A Standout Characteristic of Good Designers

Another tip would be to consider whether the product designers you work with understand the basics of human psychology and behavior, and whether they follow the codex of design ethics. I found that the best designers are the ones who can understand other people and be empathetic about what they need and why.

During user interviews, it's crucial for designers to listen attentively and carefully. They should possess the skill of observation, refraining from imposing their own opinions and thoughts on the user. This approach is essential to truly understand the needs and pain points of customers, as it relies on personal characteristics of empathy and patience. You can assess this skill during a live interview before commencing cooperation with your potential design team. You can observe whether the design team leader is able to genuinely understand and respond to your requests and needs. 

UX Can Be Better When You Know When and How the Product Is Used

In addition to the above-stated behavior patterns, designers need to comprehend the use cases when the product is used.

As product designers, we often encourage our clients, product owners or product managers to consider the basic levels A and AA of the WCAG for product accessibility standards. Many clients immediately think of color contrast and users with visual impairments. But we shouldn't overlook situational disabilities, like when the sun's glare makes the screen hard to see or to design for everyday use cases that impact functionality.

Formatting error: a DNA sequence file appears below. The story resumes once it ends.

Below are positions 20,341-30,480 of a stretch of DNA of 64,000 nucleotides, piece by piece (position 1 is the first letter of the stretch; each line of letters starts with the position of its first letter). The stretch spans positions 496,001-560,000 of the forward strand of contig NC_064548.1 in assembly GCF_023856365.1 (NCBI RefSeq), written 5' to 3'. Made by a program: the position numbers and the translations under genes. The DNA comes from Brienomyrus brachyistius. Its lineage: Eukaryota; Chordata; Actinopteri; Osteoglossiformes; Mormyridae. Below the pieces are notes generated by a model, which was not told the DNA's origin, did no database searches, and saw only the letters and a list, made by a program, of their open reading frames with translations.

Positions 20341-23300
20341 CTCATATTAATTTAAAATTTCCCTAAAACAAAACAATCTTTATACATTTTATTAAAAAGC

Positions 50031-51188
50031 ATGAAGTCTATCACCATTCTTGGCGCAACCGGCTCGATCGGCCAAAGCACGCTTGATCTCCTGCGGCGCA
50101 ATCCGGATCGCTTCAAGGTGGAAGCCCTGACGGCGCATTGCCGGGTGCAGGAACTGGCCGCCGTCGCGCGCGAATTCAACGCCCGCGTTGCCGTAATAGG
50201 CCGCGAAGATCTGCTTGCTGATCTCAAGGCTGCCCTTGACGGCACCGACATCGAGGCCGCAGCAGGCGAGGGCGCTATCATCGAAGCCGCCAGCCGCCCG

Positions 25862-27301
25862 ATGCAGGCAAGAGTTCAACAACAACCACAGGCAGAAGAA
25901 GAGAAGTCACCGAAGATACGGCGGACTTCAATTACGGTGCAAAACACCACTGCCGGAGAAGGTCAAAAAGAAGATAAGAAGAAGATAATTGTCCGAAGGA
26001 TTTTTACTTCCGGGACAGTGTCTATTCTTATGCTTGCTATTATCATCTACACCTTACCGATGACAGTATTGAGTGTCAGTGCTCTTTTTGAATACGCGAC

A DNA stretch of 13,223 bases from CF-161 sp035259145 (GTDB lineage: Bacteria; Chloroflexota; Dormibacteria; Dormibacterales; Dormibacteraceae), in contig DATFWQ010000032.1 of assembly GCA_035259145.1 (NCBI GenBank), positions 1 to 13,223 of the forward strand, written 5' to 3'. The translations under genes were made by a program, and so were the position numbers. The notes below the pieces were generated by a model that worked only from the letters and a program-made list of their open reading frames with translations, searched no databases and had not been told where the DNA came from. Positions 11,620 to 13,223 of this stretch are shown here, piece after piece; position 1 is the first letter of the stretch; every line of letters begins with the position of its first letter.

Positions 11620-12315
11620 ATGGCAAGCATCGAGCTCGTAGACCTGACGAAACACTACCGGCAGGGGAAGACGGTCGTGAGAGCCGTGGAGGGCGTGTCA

Take, for instance, our experience with the Kanzy platform. It featured a bonus accumulation system at store checkouts, which, despite not being the core feature of the project, was highly popular and frequently used by customers. We noticed that many users at the checkout were often handling kids or carrying bags. To make the app more user-friendly in these situations, we repositioned key functionalities on the screen. This allowed for easy and accessible one-thumb navigation, greatly enhancing user satisfaction and engagement, which ultimately boosted the company's revenue.

Looking ahead, we plan to develop a widget that can be placed on phone screens. This will allow even quicker access to the app's bonuses without the need to search through a list of apps.

Interaction Design

Interaction Design refers to the dialogue between a person and a product. Simply put, it focuses on designing interactive digital products, environments, systems, and services, with an emphasis on interaction: aesthetics, interface motion, sound, space, and graphics. This is necessary to facilitate better usability and improve the overall user experience.

A better illustration may be when you knock on a door, and someone opens it. Just like that, users do something, and the system reacts as customers expect. This type of design usually deepens the experience of people in their working and spending time with the product. For instance, Apple MacBooks add vibrations to the touchpad when the user is creating presentations in Keynote, which enhances their experience. Such interactions involve customers' senses more deeply into the system as well.